General Electric Is Moving 500 US Jobs Overseas

15 Sep 2015 | Author: | No comments yet »

GE To Transfer 500 U.S. Jobs Abroad.

General Electric on Tuesday announced that it plans to send 500 jobs overseas, a move the industrial giant said is necessary because Congress allowed the charter for the Export-Import Bank to expire earlier this year. WASHINGTON General Electric Co said on Tuesday it will move 500 U.S. power turbine manufacturing jobs to Europe and China because it can no longer access U.S. The fate of the bank has been the subject of an intense lobbying campaign over the past year with the business community touting it as an integral part of the manufacturing sector and conservatives highlighting it as an example of “crony capitalism” that should be eliminated.

Export-Import Bank, is moving 500 jobs to France, Hungary and China after Congress halted the agency’s ability to offer new financing. “We’ve got $11 billion of active tenders that require some form of export credit financing,” GE Vice Chairman John Rice said Tuesday in a telephone interview. “We’ve got to start making some choices about where those products will be manufactured in order to qualify for export credit financing. Frankly, we’ve been pushed to do this.” Positions now in South Carolina, Maine, New York and Texas, including some Houston-based packaging operations for gas turbines, are being shifted, GE said. The largest U.S. industrial conglomerate said France’s COFACE export agency has agreed to support some of GE’s global power project bids with a new line of credit in exchange for moving production of heavy-duty gas turbines to Belfort, France, along with 400 jobs. U.S. facilities in Greenville, South Carolina; Schenectady, New York; and Bangor, Maine, will lose out on those jobs if GE wins the power bids, a GE spokeswoman said.

The company’s decision could breathe new life into the bitter debate over the bank, which hasn’t been able to extend new lines of credits since the end of June. GE has been threatening such a move for months as it urges lawmakers to revive the agency, which provided almost $1 billion in credit assistance to the company’s international customers last year.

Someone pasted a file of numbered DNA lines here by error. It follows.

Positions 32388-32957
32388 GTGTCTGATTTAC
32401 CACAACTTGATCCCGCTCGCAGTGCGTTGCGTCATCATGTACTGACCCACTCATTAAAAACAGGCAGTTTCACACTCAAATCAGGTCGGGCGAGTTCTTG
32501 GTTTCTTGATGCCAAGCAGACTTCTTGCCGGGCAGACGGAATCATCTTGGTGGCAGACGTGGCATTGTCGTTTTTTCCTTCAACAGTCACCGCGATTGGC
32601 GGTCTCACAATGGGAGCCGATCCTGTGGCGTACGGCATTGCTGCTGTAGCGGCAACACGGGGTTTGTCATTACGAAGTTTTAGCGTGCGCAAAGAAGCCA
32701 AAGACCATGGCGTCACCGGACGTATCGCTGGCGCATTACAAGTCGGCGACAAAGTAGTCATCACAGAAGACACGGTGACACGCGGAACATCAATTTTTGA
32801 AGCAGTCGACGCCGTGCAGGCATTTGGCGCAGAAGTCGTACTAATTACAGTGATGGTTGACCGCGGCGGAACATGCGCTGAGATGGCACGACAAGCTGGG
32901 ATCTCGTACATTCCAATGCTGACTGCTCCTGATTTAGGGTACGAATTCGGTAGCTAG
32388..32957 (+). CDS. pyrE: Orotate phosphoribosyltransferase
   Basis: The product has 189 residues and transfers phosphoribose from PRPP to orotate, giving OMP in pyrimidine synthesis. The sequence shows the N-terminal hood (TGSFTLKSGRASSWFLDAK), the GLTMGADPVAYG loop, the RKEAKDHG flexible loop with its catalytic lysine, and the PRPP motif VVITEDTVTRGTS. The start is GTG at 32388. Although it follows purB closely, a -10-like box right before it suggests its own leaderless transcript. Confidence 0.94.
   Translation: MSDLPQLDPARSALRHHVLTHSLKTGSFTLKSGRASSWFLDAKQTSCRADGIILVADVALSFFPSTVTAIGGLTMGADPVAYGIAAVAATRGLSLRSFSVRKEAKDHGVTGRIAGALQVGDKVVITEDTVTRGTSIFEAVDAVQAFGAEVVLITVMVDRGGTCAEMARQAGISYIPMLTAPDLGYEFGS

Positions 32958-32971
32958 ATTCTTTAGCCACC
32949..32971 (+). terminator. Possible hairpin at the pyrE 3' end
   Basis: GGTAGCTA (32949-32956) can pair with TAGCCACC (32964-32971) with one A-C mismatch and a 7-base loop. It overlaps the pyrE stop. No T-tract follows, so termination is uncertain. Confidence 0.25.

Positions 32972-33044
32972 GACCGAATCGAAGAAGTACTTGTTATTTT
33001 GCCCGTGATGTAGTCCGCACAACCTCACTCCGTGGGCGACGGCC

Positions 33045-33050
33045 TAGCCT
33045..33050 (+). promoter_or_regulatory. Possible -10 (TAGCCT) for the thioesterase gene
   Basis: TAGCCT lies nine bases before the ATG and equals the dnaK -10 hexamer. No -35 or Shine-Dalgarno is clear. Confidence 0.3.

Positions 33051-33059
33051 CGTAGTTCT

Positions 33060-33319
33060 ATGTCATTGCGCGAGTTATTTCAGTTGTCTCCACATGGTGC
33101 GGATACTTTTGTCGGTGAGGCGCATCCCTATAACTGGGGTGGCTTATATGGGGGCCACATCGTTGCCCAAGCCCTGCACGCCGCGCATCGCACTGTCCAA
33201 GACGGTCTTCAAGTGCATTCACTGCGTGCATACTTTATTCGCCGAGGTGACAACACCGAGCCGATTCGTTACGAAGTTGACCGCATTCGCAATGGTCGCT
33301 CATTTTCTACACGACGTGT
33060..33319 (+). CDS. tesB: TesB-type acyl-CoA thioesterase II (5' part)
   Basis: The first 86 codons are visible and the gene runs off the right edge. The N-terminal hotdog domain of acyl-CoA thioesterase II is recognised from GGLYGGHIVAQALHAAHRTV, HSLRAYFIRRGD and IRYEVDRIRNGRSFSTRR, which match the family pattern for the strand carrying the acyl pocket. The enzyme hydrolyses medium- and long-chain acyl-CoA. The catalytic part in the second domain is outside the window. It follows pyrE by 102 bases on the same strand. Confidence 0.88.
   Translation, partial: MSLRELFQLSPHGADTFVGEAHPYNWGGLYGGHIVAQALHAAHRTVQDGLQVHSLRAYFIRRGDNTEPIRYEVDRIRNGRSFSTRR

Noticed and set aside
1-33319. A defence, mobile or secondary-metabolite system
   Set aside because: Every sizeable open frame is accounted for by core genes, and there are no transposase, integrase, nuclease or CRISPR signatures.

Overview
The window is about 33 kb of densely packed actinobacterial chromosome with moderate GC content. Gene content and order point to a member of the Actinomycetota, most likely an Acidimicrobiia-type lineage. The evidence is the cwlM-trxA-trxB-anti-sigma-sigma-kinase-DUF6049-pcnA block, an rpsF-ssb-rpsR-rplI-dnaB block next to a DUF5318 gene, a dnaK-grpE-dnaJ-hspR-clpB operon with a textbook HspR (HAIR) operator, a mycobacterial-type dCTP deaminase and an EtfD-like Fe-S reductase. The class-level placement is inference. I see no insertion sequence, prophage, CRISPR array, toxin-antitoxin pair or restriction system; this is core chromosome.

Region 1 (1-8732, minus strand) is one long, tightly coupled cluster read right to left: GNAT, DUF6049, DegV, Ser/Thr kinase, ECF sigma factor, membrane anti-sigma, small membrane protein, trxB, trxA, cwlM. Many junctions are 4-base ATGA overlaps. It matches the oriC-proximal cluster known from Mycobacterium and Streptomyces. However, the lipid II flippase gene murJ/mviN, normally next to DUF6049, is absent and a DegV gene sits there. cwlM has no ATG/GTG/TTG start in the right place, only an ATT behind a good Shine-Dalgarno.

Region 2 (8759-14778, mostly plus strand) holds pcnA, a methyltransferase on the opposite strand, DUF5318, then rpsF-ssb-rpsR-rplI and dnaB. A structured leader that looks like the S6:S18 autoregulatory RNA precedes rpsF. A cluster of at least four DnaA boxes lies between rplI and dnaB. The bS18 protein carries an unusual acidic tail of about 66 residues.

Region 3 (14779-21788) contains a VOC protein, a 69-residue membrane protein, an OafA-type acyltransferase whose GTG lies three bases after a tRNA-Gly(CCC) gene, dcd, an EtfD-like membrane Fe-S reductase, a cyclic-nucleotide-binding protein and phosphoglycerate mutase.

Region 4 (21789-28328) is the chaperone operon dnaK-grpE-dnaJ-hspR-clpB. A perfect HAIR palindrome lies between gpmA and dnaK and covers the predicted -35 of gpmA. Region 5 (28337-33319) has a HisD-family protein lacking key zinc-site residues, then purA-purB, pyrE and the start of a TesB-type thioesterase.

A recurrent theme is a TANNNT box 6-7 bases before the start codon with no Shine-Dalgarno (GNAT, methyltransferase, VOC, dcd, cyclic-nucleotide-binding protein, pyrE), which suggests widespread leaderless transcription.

President Obama, his Democratic allies and some Republicans have pushed for its return, saying it supports jobs and has majority support in both chambers of Congress. The 81-year-old Ex-Im bank provides loans, credit guarantees and insurance to aid sales by US companies including Boeing Co. and Fairfield, Connecticut-based GE. The bank’s charter expired June 30 when Republican members of Congress, who say Ex-Im benefits only a few large corporations that don’t need government assistance, blocked a reauthorization vote. EXIM supporters have thus far been unsuccessful in attaching renewal to other legislation, but new efforts are expected this autumn as Congress considers government “must-pass” agency funding, a transportation bill and an increase in the federal debt limit.

GE last year vowed to add 1,000 jobs in France to gain the blessing of the French government for the U.S. conglomerate’s acquisition of the power business of France’s Alstom. Big companies like General Electric and Boeing benefit from the bank because it helps finance the purchase of billions of dollars of their products, such as the sale of Boeing jets to the foreign airline Emirates.

The bank also helps hundreds of small and mid-sized U.S. businesses sell their goods overseas and compete with foreign businesses on major contracts like building infrastructure abroad. Many credit export agencies, or ECAs, require companies that benefit from its financing to have significant operations in the region where the ECA is based, which is why the shutdown of Ex-Im in the United States is prompting U.S. companies to consider moving jobs overseas. “While our preference is to continue producing power generation equipment in our best U.S. factories, without customer access to the U.S.

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